Following Gallant’s call for a pause, AJC released a statement in support: “AJC appreciates Defense Minister Gallant’s comments urging a pause to judicial reform legislation. We hope that the coalition and opposition will take the upcoming Passover break to commit to a deliberative process that reflects the broadest possible consensus. AJC continues to believe that any reforms should preserve checks and balances and respect minority rights and civil liberties.”

What happened after Prime Minister Netanyahu announced the firing of Defense Minister Gallant?

The announcement that Netanyahu was firing Gallant triggered widespread protests across Israel on Sunday evening March 26, with hundreds of thousands of demonstrators taking to the streets in several major cities. The demonstrations were the largest to that point in the period of protests about judicial reform.

In addition, a White House National Security spokesperson said, “We are deeply concerned by the ongoing developments in Israel, which further underscore the urgent need for compromise.”

Several entities in Israeli society, including the country’s largest labor union, also joined in a work strike to protest the government’s latest actions. The strike affected transportation, schools, and other public services, causing significant disruptions across the country the following day, Monday, March 27. Diplomats stationed at Israeli missions throughout the world also announced they would join the strikes. Counter-protesters in favor of the judicial reform also organized that Monday outside the Knesset.

What was Prime Minister Netanyahu’s reaction? 

In a nationally televised speech on Monday evening March 27, Netanyahu announced that his government would pause considering the reforms, following mass protests across the country and labor strikes.

Calling for dialogue, Netanyahu said that he was aware of the mounting tensions in Israeli society and that he would be delaying the final reading of the judicial appointments bill until the next Knesset session scheduled to begin in May. However, he still vowed that judicial reforms will still pass in one form or another. The judicial reform legislation has not moved since the package was put on hold.

In response to the Prime Minister’s address, Israel’s largest labor union and local councils called off their strikes. However, organizers of the protest movement have said they plan to keep demonstrations going until judicial reform legislation is canceled entirely. President Isaac Herzog, announcing that he had spoken with Netanyahu as well as leaders in the opposition, Yair Lapid and Benny Gantz, urged them to start an immediate negotiation process under the auspices of the President’s Office to reach a broad agreement on judicial overhaul.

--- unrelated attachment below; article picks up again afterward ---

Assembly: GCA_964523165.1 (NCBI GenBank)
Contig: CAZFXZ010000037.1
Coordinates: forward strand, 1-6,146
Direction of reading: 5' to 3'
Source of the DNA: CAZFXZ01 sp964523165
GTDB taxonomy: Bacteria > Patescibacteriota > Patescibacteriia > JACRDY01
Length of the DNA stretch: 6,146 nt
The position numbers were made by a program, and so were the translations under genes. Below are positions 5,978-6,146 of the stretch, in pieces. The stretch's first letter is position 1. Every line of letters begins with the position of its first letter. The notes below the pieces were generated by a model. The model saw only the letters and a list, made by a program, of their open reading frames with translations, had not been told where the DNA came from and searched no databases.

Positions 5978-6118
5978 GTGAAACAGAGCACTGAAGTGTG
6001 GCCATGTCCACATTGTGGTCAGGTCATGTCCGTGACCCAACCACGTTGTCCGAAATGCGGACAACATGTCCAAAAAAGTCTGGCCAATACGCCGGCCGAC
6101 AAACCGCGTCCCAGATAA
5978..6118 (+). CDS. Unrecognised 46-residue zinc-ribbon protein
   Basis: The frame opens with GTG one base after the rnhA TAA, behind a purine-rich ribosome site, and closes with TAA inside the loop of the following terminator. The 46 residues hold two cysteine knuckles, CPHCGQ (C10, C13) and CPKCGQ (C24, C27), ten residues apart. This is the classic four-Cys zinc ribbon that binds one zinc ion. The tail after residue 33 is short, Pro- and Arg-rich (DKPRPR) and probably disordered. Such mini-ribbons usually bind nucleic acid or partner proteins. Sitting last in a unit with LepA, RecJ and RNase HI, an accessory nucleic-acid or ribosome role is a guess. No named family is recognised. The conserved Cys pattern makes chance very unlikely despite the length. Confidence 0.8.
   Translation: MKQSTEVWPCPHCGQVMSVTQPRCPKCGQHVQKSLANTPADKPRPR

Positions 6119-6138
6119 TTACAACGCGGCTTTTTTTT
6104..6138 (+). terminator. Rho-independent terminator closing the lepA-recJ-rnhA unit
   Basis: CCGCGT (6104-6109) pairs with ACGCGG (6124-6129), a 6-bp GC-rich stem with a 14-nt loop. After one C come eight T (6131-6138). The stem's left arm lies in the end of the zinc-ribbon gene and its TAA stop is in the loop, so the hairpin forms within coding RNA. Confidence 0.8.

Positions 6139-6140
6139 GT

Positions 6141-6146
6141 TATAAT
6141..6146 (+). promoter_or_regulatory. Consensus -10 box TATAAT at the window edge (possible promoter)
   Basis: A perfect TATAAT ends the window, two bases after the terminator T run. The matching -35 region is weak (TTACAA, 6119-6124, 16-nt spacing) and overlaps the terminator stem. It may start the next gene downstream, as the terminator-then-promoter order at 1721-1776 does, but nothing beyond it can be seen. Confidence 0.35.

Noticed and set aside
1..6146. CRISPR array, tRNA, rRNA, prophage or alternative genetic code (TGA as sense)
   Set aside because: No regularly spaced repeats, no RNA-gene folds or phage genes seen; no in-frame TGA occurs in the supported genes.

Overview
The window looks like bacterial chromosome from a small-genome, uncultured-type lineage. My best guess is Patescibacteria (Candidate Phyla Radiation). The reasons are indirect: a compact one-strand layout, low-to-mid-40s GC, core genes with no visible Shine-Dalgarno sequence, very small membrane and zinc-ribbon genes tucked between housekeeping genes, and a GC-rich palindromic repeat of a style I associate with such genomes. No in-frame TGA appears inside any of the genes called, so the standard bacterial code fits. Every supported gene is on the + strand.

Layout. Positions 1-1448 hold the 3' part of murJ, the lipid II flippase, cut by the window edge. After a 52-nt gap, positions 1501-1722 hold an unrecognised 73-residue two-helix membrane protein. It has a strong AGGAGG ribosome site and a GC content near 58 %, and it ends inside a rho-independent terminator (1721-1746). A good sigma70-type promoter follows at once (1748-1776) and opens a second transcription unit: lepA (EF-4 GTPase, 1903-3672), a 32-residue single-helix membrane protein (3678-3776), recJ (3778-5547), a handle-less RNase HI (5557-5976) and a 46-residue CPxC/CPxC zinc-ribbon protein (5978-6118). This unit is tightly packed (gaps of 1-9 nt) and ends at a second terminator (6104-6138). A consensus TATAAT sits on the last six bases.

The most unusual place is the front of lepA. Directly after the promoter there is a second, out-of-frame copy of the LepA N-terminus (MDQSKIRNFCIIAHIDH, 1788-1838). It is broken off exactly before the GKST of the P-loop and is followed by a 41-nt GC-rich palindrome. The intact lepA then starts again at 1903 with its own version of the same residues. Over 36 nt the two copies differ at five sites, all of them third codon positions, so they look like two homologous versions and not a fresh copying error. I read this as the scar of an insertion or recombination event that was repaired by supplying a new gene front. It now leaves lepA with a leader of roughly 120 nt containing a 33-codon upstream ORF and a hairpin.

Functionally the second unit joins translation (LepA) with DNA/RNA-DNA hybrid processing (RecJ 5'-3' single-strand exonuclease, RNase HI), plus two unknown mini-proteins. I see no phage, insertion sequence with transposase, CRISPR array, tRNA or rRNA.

Reacting to Netanyahu’s announcement, AJC, alongside other American Jewish organizations, welcomed the “Israeli government’s suspension of legislation consideration of judicial reform measures. As a next step, we encourage all Knesset factions, coalition, and opposition alike, to use this time to build a consensus that includes the broad support of Israeli civil society. Israel’s political leaders must insist on a more respectful tone and debate." Read the full statement here.

What is AJC’s stance on judicial reform legislation?

Israeli President Isaac Herzog has urged lawmakers to create time for dialogue and compromise. In early February, Herzog outlined his own 5-point plan for compromise on judicial reform. 

“We remain encouraged by President Herzog’s efforts to convene a dialogue and find compromise, and we hope that all parties will heed his call,” said AJC CEO Ted Deutch at the time. 

“At the outset of this process, AJC expressed to Israeli leaders, to the Israeli public, and to our own leadership our strong belief that any changes to Israel’s judicial system should be the result of a deliberative, inclusive process that maintains checks and balances and respects minority rights and civil liberties,” said Deutch. “The legislation that has moved forward in the Knesset thus far, and the way in which it has been advanced, falls short both substantively and procedurally.” Click here to read Deutch’s full statement, released in late February.

AJC has shared with our friends in the Israeli government the risks it could face if it fails to maintain the critical reputation of its independent judiciary. Advocates have relied on that solid reputation over the years to beat back efforts to impose international judicial reviews of Israeli actions in the Palestinian territories or of Israeli actions in self-defense against terror.

Changes have been made in the past to the judicial-legislative balance of power. Further changes are not unreasonable – as AJC has said publicly and privately – as long as those changes are enacted in a consultative, inclusive, open, and careful process.

AJC has endorsed President Herzog’s call for a deliberative process. AJC also has supported the President’s call for the opposition to come to the table and be prepared to consider modifications to some aspects of judicial procedure, appointments, jurisdiction, and legislative override provisions.

In mid-March, following the release of a plan by Israeli President Isaac Herzog to resolve the issue of judicial reform, AJC commended the President for his remarkable efforts to reach a resolution for the good of the State of Israel.